The daring ones in Red and Green are also known as cayenne pepper and jalapeno.
Another armoured soldier is Black pepper.
In general, these are used as seasonings to spice up and flavour food articles.
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This article gives you an insight into all three, the subtle differences in these, leading to contrasting usage.
This shall empower you to put the three to apt usage minimizing side effects and reaping maximum benefits.
I put it first because it is most suitable to be used in rainy season and otherwise also.
Let’s learn some deeper:
Light, fierce in action, therefore, enters even the finest and minutest of body channels.
Not very hot in potency making it ideal for use all year round.
Exhibits scraping and absorbing effects.
Functions and Benefits:
Improves digestive strength.
Decreases sputum/phlegm production.
Decreases bloating caused out of indigestion.
Useful in getting rid of worm infestation.
Due to strong scraping effect, it is a very good intestinal cleanser, decreases pain and also helps in scrapping and absorbing fat making it very useful in weight management.
Researches are going on to prove it's anti-cancerous, anti-oxidant and anti-bacterial actions.
If applied locally as a thick paste, it decreases pain and itching.
How to use:
Out of all three, Black pepper is best to be used in the ongoing Monsoon/ Rainy season and otherwise.
It is not very hot in potency therefore ideal to use both in summers and winters though ONLY in small quantities.
Skin diseases crop up in rainy season, regular usage in small doses orally and if required, locally on the affected area keep skin problems at bay.
Rains also bring with them respiratory allergies and infections. Tea with little black pepper added decreases congestion.
It fosters the digestive system, helping the body regain its digestive ability, re-energizes the bodily systems after having sustained harsh summers.
Dosage: Maximum: 250-500 milligrams in one day based on the country, ongoing season and individual in particular.
Sprinkle a pinch in tea, over shakes, smoothies, soups, salads, sandwiches and main course dishes.
If consumed in excess, it may have potential side effects disturbing well-being.
Should be sparingly used in gastric and intestinal ulcers, burning/sour eructations and in bleeding piles.
Should not be used by males having low sperm count or infertility problems.
Use in very small amounts in Hypothyroidism (Thyroid hormones on the lower side and TSH raised).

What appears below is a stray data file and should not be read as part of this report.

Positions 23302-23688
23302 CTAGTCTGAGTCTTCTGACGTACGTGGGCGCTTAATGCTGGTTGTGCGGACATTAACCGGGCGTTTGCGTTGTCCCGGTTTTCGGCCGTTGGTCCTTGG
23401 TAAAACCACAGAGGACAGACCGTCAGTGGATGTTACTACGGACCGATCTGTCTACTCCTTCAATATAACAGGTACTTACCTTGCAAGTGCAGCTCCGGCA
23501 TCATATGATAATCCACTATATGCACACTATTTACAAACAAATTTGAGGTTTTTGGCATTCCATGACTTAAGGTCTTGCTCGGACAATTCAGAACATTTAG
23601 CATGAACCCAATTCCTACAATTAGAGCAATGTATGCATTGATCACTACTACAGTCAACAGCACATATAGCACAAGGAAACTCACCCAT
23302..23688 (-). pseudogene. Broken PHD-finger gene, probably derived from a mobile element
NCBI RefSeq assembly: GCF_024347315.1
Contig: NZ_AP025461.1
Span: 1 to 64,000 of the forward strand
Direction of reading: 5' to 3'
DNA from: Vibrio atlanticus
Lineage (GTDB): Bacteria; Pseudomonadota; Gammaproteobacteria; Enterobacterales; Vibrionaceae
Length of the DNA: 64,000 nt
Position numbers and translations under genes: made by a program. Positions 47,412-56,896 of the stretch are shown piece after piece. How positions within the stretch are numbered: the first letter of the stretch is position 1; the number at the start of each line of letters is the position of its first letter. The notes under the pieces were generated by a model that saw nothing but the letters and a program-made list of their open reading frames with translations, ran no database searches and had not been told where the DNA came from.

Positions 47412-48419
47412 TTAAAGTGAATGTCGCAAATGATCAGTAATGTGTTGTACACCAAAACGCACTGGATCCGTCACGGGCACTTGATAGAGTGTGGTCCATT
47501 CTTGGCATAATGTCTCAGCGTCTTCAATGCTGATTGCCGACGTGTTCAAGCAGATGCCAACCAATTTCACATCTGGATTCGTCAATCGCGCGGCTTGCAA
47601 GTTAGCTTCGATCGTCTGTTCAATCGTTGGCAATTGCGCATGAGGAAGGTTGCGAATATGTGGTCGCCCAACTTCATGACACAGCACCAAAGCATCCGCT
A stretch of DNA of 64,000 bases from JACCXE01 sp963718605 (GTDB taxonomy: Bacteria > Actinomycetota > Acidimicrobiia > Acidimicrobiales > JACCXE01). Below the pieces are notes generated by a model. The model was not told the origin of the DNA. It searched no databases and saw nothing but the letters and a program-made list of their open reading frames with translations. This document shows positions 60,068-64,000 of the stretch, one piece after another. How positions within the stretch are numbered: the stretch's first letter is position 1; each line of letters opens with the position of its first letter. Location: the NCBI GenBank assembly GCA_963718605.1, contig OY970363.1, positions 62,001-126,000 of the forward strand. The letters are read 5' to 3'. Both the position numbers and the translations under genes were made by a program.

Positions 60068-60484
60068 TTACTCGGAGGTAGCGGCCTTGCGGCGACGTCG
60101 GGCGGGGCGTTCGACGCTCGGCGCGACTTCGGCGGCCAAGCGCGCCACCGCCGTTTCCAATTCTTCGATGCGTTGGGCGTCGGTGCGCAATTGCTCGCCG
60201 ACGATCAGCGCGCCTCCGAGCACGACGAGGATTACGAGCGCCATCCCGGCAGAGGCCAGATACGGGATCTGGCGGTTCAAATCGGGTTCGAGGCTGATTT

This green soldier is but next to its black counterpart.
Unripe chillies are green and they ripe up to Red Chillies.
Similar but Milder than red version, therefore, should be preferred for use over red ones. Red chillies are known for a distinct flavour, so they can be used intermittently as per taste preference.
Functions and Benefits:
Similar but Milder in action than red chillies.
How to use:
One dish made of green chillies is quite balanced from the point of Ayurveda fundamentals. If you relish eating chillies then you can include it in your culinary chart.
Green chilly and fennel seed (saunf) fritters
3 to 4 big sized green chillies, washed and dried.
Fennel seeds (saunf) 2 teaspoon.
Oil 1 teaspoon.
Salt 1 baby spoon.
Gram flour 1 tablespoon.
Make a longitudinal cut across the chillies and remove the seeds, if in excess.
Take fennel (saunf) and dry roast it on a pan. Once it turns light brown and emits a distinct aroma, remove it from the pan and grind coarsely.
Next, take another pan, add oil and put it on the flame.
Add ground fennel and salt to it.
Turn the flame off immediately.
Now stuff this mixture in chillies.
Next, take gram flour and make a thick paste with water.
Add salt to taste.
Coat the chillies with this paste and shallow fry on a medium flame.
Savour it as a crunchy side dish.
Side effects and Precautions:
Similar but milder than red ones!
This fierce red lady is sure to get you dancing, voluntarily or involuntarily! The latter rules though!
Light, dry and piercing in nature. Potency is hot.
Helpful in heaviness after food and loss of appetite.
Aids in digestion and speeds up metabolism.
It helps in decreasing fat deposition in the body.
How to use:
Both the red and green versions are ideal to be used in winters.
It is generally used as a spice during the preparation of food. Also used as a seasoning over foods.
Dosage is up to 50 mg per day.
If used in excess, it can cause mouth ulcers, hyperacidity, gastritis and ulcers of the stomach and intestine.
Excess usage, in the long run, may contribute to acne, grey hair, hair loss, skin allergies, piles, constipation, ulceration and other diseases caused by vitiation of pitta dosha (Ayurveda fundamentals).
Do not use red and green chillies in peak summers, late rainy season and in early autumn for it will vigorously aggravate pitta dosha (Ayurveda Fundamentals).
To be used with caution in ulcers of the stomach or intestine.
Minimise usage in bleeding piles.
This information is given to provide a fair idea of the span of usage of these food articles.
Charak Samhita Sutra Sthan 27
Sushruta Sutra Sthan 46